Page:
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From what I gather, the gramatical structure in Japanese is nothing like English so it cant really be compared to anything in English.  I have to say I've had a bit of an easier time understanding Japanese grammar because when I translate the sentances that I study, I translate it into my native language 1st and then from there to English which helps me a lot.

From the example you gave, the function of も I see is used as "as well".  ("I like school. Yumi-san does as well.")

I wonder if that explanation helps a little ^

Since I only started studying Japanese about a week ago, I'd very much appreciate corrections if I'm wrong.

#5 Posted by Cookie Monster on Friday the 23rd of December 2016 at 2:56 PM
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"も" is applied and used in the same way as "well" can be used in English: by using the context. Have you noticed how in English, "well" can mean different things based on the context?

Examples;

"WELL, I'm leaving now."

Well - 'This was good, but-'

"Yumi as WELL."

Well - 'too'

も can be used as "also/too", but only if the context (the rest of the phrase/sentence) would make sense to go along with it. One would NOT think you meant "Yumi neither" since it would not make sense to say "I like school, she neither".

When you said "I like school", followed by someone's name, someone would naturally think you mean "mo" as in too, since it makes more sense because you're not adding another verb to contrast your 'likes' with her 'dislikes'.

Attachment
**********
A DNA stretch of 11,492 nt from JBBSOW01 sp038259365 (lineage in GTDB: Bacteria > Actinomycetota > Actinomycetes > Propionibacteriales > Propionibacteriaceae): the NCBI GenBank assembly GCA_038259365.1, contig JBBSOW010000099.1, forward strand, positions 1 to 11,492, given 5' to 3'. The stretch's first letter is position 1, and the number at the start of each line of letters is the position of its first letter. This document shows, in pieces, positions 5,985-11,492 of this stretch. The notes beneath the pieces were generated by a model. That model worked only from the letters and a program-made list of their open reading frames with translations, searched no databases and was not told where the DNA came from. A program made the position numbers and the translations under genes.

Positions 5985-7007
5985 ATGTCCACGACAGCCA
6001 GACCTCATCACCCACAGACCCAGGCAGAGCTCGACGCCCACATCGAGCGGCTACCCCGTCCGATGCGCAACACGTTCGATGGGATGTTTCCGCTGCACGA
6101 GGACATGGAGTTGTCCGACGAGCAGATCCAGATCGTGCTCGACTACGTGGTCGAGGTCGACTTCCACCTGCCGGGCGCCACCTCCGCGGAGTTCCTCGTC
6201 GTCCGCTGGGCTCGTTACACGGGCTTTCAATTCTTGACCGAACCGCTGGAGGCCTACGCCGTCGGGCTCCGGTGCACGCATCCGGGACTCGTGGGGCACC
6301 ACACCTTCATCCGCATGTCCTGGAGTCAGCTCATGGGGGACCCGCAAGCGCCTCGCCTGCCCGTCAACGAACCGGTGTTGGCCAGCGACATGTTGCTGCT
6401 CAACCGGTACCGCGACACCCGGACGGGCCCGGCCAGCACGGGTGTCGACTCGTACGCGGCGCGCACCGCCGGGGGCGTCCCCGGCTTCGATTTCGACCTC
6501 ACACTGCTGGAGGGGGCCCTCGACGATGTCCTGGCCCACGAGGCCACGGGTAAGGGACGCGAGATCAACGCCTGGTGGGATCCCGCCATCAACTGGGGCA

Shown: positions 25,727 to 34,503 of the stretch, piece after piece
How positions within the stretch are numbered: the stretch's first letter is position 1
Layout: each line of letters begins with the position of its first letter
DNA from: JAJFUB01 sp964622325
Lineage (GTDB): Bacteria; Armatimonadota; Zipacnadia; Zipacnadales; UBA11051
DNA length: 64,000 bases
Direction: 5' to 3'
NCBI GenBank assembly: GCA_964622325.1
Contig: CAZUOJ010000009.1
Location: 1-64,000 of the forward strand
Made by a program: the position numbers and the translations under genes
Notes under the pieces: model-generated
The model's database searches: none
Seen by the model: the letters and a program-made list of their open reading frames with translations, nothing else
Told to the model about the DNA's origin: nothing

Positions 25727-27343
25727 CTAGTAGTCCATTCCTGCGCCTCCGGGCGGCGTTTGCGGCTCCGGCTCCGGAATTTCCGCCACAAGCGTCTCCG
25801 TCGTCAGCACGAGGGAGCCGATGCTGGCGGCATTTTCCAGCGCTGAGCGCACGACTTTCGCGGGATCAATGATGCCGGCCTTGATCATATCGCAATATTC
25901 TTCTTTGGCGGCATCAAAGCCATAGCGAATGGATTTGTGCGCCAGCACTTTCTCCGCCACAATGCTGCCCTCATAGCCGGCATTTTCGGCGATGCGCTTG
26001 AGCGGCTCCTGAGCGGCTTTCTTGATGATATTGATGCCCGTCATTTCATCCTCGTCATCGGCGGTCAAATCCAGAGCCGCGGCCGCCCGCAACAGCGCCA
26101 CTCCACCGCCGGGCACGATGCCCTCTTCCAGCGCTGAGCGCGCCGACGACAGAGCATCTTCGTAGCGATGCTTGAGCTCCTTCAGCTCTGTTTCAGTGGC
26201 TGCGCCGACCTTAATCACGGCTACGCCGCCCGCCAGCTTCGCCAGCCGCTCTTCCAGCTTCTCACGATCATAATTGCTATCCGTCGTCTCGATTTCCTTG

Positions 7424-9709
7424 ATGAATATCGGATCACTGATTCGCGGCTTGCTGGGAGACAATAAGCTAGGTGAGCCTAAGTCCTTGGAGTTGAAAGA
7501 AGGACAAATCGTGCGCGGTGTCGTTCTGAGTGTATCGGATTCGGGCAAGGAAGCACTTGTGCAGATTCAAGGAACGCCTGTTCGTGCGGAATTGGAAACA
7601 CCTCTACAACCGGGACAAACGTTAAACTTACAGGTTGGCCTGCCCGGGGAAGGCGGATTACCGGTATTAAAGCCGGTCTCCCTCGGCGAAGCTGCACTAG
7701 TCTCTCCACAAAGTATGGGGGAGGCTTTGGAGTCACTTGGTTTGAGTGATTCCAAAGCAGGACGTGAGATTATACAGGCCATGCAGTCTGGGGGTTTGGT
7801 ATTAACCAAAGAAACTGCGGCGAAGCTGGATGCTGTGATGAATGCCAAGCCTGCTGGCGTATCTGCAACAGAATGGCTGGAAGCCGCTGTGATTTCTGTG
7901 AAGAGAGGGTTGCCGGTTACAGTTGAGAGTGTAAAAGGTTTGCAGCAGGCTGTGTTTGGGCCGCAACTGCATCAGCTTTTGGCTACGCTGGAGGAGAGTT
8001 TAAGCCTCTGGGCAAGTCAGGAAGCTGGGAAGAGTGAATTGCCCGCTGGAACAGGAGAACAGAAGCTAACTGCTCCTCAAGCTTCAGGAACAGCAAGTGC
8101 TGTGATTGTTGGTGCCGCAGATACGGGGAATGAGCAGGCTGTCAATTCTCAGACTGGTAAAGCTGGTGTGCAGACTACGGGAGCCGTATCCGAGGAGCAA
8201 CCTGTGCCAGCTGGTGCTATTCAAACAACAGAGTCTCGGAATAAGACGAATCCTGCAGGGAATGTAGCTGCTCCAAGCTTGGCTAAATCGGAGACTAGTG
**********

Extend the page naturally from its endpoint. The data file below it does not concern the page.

#6 Posted by Hanji Zoe on Thursday the 5th of January 2017 at 6:36 PM, last modified on Friday the 6th of January 2017 at 3:01 PM
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Like with "well" in English. Someone would say "Well, I'm leaving" as "This has been good, but-" instead of "Too, I'm leaving." It makes more sense. But keep in mind that it's also because native Japanese speakers only use "mo" in specific phrases or sentences. (Like using "well" in front of sentences; it's a common style of talking). So if it were used differently (asides from what is commonly used with/for), then the meaning would be changed in their minds to accommodate/make sense of the context around that particle. And here's 2 reasons why they wouldn't think you meant "either/or, neither/nor"; 1)There are more commonly used synonyms and ways to say "but she doesn't" or "not". 2) (If speaking verbally) Tone of how you say the sentence. (One would say it a little more offended or matter of factly if saying "I like it, but she doesn't")
#7 Posted by Hanji Zoe on Thursday the 5th of January 2017 at 6:37 PM
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Sorry for the formatting. I'm on a mobile and the site does not allow me to add line-long spaces between sentences. And my apologies if it doesn't make sense (it's how I learned to make sense of it).
#8 Posted by Hanji Zoe on Thursday the 5th of January 2017 at 6:39 PM, last modified at 6:40 PM